ALBANY, N.Y. - New York and California have agreed to sign the proposed settlement between U.S. states and the nation's biggest mortgage lenders over foreclosure abuses, according to a source close to the negotiations.
Bank of America, JPMorgan Chase, Wells Fargo, Citibank and Ally Financial agreed to the settlement for an estimated $26 billion as of Wednesday for lowering homeowners' mortgage principal, refinancing, a reserve account, and checks to homeowners. According the New York Times, federal officials hope the value of the aid will eventually reach $39 billion.
However, the banks were seeking releases from further legal liability, which have been one subject of negotiations for the past several days with state attorneys general who wanted to pursue investigations.
The settlement grants immunity from civil lawsuits brought by the attorneys general against the lenders over narrowly defined "robo-signing" cases.
The source, who was not authorized to disclose the agreement before an announcement expected Thursday or Friday, said other holdout states Delaware, Massachusetts and Nevada all have or are imminently expected to also agree.
The source said the agreement will enable authorities to pursue all claims over mortgage-backed securities that collapsed. It lets them use facts from robo-signing claims in securities, insurance and tax fraud cases.
It also preserves the lawsuit filed last week by New York Attorney General Eric Schneiderman that accused some banks of deceit and fraud in using an electronic mortgage registry that allegedly put homeowners at a disadvantage in foreclosures.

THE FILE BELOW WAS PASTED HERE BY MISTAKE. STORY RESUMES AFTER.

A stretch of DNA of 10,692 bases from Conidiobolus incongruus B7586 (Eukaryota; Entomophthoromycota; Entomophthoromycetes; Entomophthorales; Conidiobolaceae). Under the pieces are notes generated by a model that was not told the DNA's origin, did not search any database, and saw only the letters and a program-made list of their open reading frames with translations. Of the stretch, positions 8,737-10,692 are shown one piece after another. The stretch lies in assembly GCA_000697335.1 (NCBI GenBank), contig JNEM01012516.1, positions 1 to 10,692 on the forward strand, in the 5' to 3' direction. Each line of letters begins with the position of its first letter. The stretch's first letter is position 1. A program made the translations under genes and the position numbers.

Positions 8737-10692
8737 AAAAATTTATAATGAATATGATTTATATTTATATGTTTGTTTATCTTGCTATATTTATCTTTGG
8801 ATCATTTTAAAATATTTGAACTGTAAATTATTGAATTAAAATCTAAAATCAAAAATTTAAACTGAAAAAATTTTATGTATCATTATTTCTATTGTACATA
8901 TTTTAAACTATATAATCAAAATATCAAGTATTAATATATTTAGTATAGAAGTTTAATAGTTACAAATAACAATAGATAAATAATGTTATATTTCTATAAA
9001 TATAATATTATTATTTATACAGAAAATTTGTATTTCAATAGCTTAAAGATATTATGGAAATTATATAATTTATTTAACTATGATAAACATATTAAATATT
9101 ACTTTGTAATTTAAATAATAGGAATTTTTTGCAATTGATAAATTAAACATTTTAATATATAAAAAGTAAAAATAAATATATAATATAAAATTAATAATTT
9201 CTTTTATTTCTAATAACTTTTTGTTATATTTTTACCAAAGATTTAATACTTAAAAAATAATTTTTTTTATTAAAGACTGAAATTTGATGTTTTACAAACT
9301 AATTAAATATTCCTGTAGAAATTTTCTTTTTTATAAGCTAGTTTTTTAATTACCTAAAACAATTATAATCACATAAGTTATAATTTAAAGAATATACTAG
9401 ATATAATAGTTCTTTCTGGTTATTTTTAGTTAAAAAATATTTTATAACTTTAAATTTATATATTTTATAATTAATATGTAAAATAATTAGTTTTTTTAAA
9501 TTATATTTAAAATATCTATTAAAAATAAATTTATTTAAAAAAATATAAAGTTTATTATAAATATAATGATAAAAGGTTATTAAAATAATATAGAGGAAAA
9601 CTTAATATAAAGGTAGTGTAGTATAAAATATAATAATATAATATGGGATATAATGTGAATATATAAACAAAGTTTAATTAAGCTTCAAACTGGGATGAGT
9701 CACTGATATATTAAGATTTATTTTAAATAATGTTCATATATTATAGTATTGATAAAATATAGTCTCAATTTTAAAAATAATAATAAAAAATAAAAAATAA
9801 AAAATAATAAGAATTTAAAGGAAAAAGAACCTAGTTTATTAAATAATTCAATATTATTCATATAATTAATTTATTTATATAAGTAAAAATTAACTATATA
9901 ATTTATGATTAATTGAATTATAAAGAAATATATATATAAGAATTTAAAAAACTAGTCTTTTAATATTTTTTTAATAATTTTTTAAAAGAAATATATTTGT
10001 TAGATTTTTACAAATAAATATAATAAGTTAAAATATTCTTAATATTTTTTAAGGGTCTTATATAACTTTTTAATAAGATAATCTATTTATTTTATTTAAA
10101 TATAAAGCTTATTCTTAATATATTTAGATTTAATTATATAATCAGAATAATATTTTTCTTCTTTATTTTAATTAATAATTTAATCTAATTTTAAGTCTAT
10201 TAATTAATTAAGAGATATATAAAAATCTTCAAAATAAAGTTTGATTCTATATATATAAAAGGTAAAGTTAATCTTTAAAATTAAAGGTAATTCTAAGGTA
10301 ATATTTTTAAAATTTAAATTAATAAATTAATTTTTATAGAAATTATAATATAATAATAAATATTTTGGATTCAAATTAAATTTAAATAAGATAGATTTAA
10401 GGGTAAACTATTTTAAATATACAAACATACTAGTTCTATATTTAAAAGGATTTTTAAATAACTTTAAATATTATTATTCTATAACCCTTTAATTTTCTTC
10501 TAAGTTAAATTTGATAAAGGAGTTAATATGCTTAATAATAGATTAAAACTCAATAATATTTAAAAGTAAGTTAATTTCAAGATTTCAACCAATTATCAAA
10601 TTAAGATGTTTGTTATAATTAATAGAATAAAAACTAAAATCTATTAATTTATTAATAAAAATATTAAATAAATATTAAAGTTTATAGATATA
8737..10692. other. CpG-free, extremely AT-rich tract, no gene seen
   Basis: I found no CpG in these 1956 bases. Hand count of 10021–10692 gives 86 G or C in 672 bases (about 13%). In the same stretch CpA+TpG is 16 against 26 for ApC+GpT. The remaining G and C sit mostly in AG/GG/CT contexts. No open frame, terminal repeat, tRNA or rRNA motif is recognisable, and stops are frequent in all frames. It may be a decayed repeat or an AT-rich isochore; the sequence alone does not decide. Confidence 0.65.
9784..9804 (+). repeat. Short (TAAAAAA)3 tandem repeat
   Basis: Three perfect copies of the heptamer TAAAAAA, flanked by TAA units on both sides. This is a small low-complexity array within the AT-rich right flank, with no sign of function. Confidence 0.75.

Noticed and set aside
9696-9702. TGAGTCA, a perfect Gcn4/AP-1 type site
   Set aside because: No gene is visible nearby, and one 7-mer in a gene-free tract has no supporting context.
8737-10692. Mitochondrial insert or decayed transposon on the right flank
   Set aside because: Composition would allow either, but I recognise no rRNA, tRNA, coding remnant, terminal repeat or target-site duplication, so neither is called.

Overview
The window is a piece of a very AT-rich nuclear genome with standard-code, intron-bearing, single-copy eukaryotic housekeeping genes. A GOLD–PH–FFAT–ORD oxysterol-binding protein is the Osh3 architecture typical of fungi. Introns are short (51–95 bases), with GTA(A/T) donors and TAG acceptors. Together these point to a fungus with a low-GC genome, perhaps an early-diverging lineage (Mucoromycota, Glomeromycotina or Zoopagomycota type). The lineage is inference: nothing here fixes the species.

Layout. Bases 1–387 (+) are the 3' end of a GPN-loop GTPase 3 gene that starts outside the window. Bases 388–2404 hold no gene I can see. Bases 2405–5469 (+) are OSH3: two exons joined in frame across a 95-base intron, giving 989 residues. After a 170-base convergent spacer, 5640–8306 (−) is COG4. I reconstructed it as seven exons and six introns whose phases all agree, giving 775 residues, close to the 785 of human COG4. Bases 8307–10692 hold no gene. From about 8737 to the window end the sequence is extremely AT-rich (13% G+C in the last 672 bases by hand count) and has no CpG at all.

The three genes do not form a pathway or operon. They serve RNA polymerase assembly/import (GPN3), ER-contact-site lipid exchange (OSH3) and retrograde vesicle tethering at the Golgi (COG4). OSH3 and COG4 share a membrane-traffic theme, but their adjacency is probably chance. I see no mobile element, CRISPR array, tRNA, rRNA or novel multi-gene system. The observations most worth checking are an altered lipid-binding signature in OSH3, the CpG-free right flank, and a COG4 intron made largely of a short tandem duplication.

Schneiderman's office declined to comment Wednesday night. New York has some 118,000 "underwater" borrowers whose homes are worth less than their mortgages and would expect to get $136 million as a guaranteed cash payment from the settlement.
California, with more than 2 million underwater borrowers, would get $430 million. Florida would get $350 million and Texas $141 million.
Most states had already backed the nationwide settlement stemming from abuses that occurred after the housing bubble burst. Many companies that process foreclosures failed to verify documents. Some employees signed papers they hadn't read or used fake signatures to speed foreclosures an action known as robo-signing.
The deal would be the biggest involving a single industry since a 1998 multistate tobacco deal. It would force the five largest mortgage lenders to reduce loans for about 1 million households. The reduced loans would benefit homeowners who are behind on their payments and owe more than their homes are worth.
The deal includes $2.7 billion in guaranteed cash payments altogether, and estimates of $1.5 billion for payments to victims of wrongful foreclosure, $3 billion from a refinance program and $32.3 billion in homeowner benefits from loan modifications.